Lost Treasure of Hawthorne: Three Unknown Cemeteries

The Ahavath Joseph cemetery in Hawthorne

J. Bryant

The Ahavath Joseph cemetery in Hawthorne

Jason Bryant, Contributor

Hang on for a minute...we're trying to find some more stories you might like.


Email This Story






Hawthorne is a unique little town in North Jersey with lots of hidden treasures.  For example, it’s a good bet that many of you have never seen the three cemeteries in town that give us a unique record of our history.

Ahavath Joseph

The Ahavath Joseph cemetery is located on Brockhuizen Lane (off Goffle Road, right by the high school). This is a Jewish cemetery that was originally purchased by a group of people from Slutska, Lithuania (an area that is in modern-day Belarus). The group moved to Paterson in the early 1900s and formed a congregation called Ahavath Joseph on Godwin Street and used a plot of land in Hawthorne as their cemetery. The site is entered through an ancient-looking arch with a surrounding stone wall about three-feet high that gives the cemetery a sense of security. The cemetery is old and crumbling, but it is still cared for and the grave planting make a nice ground cover throughout the area. The grave stones range in height and length and some cover several plots; for instance, the Cohen headstone hovers above a couple graves. Some stones have fallen over the years and some are missing completely, but those that remain upright show that many deaths occurred around 1918 during the influenza epidemic. The cemetery is no longer used (the last to be buried there was in the 1990s), but the plot of land remains for Hawthornites to visit and learn from.

The Holland Cemetery (a.k.a. Vermulen Cemetery)

Right next to the Ahavath Joseph cemetery on Brockhuizen Lane is another cemetery that is easy to overlook in the wooded area because it has no entrance or borders and most of its headstones have fallen into the leaves and foliage. At the time of Hawthorne’s birth most of the settlers were of Dutch origin and descent. According to the Hawthorne Historical Society, this cemetery used in the 1800s by local Dutch churches. Today, the cemetery is abandoned. Very few graves remain and most of the bodies were exhumed and sent to the Fair Lawn cemetery. Exploring the remaining grave stones, you can see one that is for a child who died at age one and other stones that are written in Dutch. The headstone of Meindert Prol. reads, “There remains a rest for the people of God. Remembrance of Meindert Prol. Elder of the first Holland Church in Paterson NJ. Deceased on 21. Jan. 1889. In the Age of 62 years. 4 months. 22 days. In silent tomb nobody sings praises the Lord’s soul plunged without lye in the dust can not him Glory. But our tongue sing for in harmony in uniformity. …Praise God the source… life.” The translation is rough due to the dialect. There is much to explore in this section of the woods. Some say there is an old German cemetery near this one, and as you enter from the road, you’ll see six little stone spires that stick out of the ground in a rectangular format; this is suspected to be an enclosed area for someone of great importance.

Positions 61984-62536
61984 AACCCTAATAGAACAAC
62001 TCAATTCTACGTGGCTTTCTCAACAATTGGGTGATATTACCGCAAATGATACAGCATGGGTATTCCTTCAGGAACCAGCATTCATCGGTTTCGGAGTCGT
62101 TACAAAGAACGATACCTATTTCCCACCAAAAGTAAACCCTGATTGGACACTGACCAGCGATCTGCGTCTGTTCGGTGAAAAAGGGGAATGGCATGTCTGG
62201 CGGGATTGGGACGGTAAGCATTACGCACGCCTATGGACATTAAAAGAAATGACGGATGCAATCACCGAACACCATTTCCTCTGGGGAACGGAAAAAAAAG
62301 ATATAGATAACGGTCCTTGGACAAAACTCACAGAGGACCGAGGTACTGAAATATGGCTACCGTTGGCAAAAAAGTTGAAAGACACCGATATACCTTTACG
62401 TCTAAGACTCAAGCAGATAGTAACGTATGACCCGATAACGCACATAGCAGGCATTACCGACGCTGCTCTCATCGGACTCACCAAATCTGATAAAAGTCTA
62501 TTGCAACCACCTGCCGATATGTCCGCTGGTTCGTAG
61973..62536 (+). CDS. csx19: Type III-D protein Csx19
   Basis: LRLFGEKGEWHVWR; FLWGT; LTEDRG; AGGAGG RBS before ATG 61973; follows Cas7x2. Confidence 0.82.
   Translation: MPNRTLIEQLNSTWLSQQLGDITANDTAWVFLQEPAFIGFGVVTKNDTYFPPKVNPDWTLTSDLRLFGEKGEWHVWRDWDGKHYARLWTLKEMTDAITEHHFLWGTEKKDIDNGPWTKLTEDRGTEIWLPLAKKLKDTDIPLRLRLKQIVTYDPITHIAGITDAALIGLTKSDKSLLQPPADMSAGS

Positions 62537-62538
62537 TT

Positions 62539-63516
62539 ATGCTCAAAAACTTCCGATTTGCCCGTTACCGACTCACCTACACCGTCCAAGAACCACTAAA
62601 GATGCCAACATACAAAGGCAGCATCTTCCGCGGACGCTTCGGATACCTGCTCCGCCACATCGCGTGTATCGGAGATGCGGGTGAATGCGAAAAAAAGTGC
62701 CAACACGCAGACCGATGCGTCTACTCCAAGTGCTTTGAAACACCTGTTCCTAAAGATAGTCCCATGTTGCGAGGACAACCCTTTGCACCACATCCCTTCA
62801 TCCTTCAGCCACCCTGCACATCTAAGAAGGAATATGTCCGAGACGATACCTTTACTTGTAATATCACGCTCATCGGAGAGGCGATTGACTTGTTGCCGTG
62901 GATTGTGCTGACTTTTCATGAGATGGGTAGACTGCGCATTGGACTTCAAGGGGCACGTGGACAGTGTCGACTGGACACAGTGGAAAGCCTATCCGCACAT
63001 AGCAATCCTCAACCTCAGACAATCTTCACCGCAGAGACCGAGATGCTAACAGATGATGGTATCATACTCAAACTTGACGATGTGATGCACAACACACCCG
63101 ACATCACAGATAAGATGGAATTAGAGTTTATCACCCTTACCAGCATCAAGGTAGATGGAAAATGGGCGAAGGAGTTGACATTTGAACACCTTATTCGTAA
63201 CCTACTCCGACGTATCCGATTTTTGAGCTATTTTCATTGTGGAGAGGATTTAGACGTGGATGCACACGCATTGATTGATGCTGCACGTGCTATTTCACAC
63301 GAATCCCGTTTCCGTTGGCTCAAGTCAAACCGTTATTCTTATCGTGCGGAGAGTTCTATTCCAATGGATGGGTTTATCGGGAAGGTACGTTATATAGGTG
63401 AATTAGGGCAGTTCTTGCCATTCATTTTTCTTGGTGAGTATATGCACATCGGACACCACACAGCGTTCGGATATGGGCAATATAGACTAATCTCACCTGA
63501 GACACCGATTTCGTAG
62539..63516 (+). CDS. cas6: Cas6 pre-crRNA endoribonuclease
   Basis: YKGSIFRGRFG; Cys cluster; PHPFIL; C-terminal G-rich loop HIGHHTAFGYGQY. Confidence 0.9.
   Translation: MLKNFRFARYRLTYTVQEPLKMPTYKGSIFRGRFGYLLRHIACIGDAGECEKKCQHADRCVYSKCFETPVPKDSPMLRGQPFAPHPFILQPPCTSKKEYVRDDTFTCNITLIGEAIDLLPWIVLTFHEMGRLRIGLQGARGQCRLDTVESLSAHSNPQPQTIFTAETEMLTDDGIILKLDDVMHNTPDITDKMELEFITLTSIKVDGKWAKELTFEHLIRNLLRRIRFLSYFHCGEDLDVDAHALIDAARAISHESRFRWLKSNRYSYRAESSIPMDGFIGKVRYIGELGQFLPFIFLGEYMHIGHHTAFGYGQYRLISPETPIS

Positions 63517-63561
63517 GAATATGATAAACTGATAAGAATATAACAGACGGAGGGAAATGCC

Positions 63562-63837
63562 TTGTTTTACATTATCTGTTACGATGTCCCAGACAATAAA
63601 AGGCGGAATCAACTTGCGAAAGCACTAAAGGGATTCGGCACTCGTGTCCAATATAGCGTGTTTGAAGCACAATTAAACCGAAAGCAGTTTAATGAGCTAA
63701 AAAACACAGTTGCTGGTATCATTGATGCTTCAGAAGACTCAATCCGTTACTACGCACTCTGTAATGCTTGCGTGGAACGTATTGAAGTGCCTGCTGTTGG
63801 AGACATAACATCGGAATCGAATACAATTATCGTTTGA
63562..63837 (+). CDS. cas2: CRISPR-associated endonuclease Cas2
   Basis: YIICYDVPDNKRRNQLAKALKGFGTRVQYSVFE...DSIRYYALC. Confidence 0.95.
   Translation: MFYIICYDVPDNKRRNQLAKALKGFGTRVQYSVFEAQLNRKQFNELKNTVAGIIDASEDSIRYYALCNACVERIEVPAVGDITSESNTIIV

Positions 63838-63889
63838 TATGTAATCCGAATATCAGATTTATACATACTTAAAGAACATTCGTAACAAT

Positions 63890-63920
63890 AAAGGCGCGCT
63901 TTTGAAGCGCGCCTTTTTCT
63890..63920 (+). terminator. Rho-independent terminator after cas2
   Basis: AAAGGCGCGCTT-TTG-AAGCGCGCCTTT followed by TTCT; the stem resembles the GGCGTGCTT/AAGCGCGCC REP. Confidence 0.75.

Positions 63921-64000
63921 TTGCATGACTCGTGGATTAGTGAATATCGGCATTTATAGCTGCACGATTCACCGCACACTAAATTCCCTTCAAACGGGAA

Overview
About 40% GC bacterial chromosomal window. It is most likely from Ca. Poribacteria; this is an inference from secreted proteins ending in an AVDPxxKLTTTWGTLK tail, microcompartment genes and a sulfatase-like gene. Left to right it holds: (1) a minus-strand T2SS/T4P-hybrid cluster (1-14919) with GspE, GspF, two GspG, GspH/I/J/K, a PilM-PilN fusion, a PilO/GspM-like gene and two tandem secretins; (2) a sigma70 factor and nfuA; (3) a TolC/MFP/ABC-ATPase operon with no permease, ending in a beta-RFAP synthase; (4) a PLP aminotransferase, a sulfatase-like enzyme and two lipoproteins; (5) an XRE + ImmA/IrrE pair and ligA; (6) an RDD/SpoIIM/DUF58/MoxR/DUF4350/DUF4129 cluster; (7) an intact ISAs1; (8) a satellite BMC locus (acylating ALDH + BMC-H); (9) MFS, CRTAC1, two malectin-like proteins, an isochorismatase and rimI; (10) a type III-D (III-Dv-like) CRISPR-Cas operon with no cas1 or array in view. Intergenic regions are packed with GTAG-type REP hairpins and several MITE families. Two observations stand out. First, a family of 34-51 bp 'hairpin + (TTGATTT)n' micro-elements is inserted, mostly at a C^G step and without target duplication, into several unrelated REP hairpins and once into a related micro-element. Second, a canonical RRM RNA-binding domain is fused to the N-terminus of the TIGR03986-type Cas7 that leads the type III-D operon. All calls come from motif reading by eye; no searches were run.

DeGray-Ryerson Cemetery

This cemetery is also suspected to be the oldest one in Hawthorne. Located off Thomas Lane S (off Wagaraw Road), the cemetery is near the popular Veterans Field, but goes unnoticed by many. The cemetery dates back to at least the early 1800s. There is little information about the history of this cemetery and the graves are in rough condition—they are shattered, illegible and some are merely stubs, but they are there if you look for them. It is rumored that during rainfalls when the Passaic River would rise, it would lift up the coffins and corpses. The only grave that was barely legible had the date of death 1829 on it.

It is likely that the cemetery was once owned by Johannes Ryerson, one of the first settlers in Hawthorne who was born in the 1690s and died in the late 1770s or early 1780s. (He is believed to have owned a majority of Hawthorne.) There is a monument on Goffle Road that signifies this with a plaque and the few remaining stones of his estate. It is possible that he was buried at this cemetery or perhaps the Holland cemetery. Like the Holland cemetery, most bodies have been exhumed and moved elsewhere so it is questionable if any bodies still exist there.

The cemeteries are a great place to look into Hawthorne’s timeline to see what occurred. Graves can indicate large spread viruses that wiped out many, or the amount of children that died young. If going to the grave sites, please be respectful of the dead and let them rest in peace.

 

Print Friendly, PDF & Email